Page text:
Winging It—or Not—With Props

By Megan Freemantle, HGO Properties Design Director

We always work to make even the smallest details of our props historically accurate because it helps the performers really believe in the world they are creating onstage. For the upcoming world premiere of It’s a Wonderful Life, we bought some historical bank deposit slips on eBay and Amazon. With computer technology we recreated them using the name of the bank that the main character, George Bailey, owned. Starting from an old newspaper, we mocked up the page one spread of a newspaper from the fictional town of Bedford Falls. Then we sent it to a printer in Chicago who still prints in the same size as the old broadsheets. We got travel magazines with fabulous 1939 covers, scanned the images and printed them on a large format printer so they look just like the ones George collected. And we bought a real National Geographic Society members’ certificate and put George’s name on it.

We’ve also been having fun making angel wings for the four adult angels in the opera. Their wings have to open and be gloriously outstretched, then stay closed through a lot of the show. But the angels also have to sit, and how can they sit if the wings go below their hips? We looked online and found a pneumatic wing set (mechanical wings) that the designer and director liked.  So we bought six pairs from the creator in North Carolina. We are coordinating the harness with the costume shop. Now we are working on one of the sets to accomplish the wing “skin.” This is our eighth version; the others either didn’t spread or couldn’t take the weight. Then we will mount the fabric feathers on them.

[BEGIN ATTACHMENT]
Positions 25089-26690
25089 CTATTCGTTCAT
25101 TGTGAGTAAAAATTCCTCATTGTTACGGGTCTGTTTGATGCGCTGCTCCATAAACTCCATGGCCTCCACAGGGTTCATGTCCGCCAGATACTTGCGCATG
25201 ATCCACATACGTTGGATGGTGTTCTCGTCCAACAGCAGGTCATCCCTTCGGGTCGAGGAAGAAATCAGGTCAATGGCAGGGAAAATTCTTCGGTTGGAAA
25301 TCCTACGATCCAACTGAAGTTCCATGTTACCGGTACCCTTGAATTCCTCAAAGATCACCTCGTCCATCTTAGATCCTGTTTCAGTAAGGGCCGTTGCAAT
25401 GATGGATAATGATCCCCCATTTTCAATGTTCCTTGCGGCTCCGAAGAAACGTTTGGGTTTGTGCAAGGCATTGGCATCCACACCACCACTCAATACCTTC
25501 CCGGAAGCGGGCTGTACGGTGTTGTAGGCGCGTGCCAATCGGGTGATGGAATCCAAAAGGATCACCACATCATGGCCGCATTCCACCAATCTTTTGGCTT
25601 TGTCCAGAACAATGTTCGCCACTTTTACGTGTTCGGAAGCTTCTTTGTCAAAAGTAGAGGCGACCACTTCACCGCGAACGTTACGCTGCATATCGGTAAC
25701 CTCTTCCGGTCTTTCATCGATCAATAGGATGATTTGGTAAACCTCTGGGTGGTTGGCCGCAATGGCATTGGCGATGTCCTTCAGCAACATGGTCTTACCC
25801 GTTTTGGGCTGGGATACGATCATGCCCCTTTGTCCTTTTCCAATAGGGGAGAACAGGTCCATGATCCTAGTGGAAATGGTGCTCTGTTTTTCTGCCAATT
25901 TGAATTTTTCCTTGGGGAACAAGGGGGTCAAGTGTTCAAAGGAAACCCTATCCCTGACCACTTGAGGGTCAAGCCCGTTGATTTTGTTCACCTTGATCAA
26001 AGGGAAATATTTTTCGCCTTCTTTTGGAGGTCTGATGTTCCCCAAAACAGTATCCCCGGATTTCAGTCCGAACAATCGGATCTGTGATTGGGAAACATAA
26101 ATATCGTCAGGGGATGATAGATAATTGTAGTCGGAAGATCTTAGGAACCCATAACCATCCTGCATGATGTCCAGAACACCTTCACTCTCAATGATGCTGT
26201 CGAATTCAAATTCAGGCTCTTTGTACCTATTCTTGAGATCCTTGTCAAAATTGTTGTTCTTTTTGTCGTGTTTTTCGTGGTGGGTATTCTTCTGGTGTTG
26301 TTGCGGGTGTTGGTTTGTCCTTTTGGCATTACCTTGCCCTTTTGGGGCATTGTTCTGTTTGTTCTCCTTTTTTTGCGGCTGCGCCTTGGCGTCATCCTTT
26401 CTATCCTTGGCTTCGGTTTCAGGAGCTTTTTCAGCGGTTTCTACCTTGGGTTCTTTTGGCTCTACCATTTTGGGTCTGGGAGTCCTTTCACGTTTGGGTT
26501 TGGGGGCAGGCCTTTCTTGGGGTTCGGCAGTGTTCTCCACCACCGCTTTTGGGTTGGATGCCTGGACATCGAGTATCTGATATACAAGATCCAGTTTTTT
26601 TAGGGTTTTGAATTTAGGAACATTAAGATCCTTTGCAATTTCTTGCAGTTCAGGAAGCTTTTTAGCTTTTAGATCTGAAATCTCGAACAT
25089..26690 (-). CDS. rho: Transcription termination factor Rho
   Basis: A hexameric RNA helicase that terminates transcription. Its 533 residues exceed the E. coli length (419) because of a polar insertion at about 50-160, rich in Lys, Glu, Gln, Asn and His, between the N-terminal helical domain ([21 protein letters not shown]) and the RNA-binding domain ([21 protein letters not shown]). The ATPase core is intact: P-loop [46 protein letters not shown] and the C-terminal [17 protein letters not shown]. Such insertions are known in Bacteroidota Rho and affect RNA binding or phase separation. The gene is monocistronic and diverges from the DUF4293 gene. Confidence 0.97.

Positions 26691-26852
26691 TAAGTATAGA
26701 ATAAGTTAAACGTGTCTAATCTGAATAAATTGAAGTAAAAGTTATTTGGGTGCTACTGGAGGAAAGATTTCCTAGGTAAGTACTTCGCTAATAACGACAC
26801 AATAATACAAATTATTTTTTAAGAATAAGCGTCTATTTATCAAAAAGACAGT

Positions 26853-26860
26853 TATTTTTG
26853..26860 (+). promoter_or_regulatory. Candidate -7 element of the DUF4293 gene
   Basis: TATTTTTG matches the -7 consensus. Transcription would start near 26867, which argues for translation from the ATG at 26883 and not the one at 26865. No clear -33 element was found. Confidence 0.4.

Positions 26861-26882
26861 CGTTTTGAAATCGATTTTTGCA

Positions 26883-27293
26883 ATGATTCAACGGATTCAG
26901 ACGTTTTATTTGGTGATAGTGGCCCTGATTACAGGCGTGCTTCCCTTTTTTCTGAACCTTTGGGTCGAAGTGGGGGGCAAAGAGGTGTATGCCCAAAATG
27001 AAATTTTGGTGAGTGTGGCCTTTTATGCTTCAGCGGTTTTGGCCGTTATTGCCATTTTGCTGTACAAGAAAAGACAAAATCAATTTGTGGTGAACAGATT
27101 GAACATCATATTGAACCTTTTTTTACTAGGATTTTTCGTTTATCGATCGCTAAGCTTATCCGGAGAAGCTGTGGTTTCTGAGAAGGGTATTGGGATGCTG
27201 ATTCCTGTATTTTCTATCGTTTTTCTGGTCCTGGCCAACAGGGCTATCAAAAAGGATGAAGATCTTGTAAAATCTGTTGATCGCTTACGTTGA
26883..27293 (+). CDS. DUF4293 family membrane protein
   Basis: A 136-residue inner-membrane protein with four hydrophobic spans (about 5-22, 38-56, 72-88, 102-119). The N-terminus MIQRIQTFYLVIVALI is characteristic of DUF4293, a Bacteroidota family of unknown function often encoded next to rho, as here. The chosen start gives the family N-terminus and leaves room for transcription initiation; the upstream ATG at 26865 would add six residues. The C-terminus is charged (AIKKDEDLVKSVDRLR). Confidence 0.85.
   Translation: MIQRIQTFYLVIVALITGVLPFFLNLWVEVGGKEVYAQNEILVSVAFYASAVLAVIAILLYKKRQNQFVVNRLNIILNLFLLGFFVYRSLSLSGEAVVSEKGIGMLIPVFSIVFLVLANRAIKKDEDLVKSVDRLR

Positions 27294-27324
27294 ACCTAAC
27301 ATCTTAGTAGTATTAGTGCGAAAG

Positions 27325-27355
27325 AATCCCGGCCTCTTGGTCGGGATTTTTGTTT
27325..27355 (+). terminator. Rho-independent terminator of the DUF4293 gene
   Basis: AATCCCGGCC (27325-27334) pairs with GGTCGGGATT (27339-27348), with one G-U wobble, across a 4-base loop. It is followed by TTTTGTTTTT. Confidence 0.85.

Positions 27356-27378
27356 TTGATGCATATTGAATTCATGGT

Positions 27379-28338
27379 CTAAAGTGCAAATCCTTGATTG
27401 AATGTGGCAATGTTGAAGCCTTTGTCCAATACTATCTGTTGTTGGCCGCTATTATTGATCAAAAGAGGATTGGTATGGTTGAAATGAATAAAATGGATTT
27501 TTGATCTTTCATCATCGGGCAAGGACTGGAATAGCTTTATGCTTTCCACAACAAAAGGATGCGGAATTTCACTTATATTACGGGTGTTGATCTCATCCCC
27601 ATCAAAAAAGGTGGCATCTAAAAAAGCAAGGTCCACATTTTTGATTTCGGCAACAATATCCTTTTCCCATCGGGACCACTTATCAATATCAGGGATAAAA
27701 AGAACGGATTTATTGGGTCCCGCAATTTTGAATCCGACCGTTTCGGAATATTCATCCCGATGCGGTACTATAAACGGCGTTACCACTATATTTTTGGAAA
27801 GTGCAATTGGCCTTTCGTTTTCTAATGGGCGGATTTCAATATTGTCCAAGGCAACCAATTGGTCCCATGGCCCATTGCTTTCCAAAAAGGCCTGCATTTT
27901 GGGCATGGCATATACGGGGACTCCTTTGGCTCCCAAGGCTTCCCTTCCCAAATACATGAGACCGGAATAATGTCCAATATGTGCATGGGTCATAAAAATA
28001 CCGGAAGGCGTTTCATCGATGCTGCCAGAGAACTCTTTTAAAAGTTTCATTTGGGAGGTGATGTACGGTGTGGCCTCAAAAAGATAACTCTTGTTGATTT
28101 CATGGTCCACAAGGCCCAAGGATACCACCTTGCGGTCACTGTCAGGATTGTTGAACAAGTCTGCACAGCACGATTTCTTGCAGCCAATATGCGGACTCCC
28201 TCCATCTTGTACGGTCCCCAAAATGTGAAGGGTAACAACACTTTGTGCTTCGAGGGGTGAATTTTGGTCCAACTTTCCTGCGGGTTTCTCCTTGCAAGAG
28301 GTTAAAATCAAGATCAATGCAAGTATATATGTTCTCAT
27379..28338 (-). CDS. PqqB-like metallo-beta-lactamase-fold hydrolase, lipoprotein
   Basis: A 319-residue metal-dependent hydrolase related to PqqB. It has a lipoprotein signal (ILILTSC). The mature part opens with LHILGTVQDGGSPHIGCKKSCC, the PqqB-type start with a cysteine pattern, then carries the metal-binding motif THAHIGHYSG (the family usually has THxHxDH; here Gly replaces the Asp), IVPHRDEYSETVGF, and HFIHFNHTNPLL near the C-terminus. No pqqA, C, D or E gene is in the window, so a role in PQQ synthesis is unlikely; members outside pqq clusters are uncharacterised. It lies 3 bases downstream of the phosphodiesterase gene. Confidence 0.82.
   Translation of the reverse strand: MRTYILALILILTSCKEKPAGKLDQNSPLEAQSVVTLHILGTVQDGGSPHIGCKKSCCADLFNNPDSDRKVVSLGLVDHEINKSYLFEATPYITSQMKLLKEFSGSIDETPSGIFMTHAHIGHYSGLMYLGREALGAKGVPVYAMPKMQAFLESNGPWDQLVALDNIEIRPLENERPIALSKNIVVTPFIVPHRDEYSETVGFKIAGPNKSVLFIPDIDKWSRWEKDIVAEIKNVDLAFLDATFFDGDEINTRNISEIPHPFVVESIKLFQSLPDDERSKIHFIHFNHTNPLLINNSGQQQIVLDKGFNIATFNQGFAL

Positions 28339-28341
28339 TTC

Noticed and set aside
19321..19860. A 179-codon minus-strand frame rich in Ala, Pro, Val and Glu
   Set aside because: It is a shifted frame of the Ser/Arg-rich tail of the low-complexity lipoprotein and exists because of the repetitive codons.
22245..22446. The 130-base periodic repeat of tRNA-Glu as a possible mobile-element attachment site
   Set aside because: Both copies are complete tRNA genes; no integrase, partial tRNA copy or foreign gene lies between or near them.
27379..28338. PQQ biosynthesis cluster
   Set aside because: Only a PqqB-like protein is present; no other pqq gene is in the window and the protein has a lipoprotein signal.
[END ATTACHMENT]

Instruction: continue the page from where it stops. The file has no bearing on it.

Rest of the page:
We are living day by day, part by part, because we are trying to create wings we haven’t seen before.  This whole show is about trying to create something that is not traditional, that comes from a different world. We have to please the director, the designer, and the audience. The challenge is to get a gold star from all three.

Looking ahead to Nixon in China, the production has 12 TV sets that are supposed to be from the 1970s.  But the screens are actually new flat screen monitors so that they will all show the same projections.

Now we have to figure out how to make the cabinet trim look authentic.

And for Götterdämmerung, we will be collecting all different sizes of clear plastic water bottles. Then we will bundle them and melt them together. In the show the Valhallans wave them to create the ocean.

It’s exciting to learn more about the physics and science of how things work. The best part about this job is that there’s always something new to learn.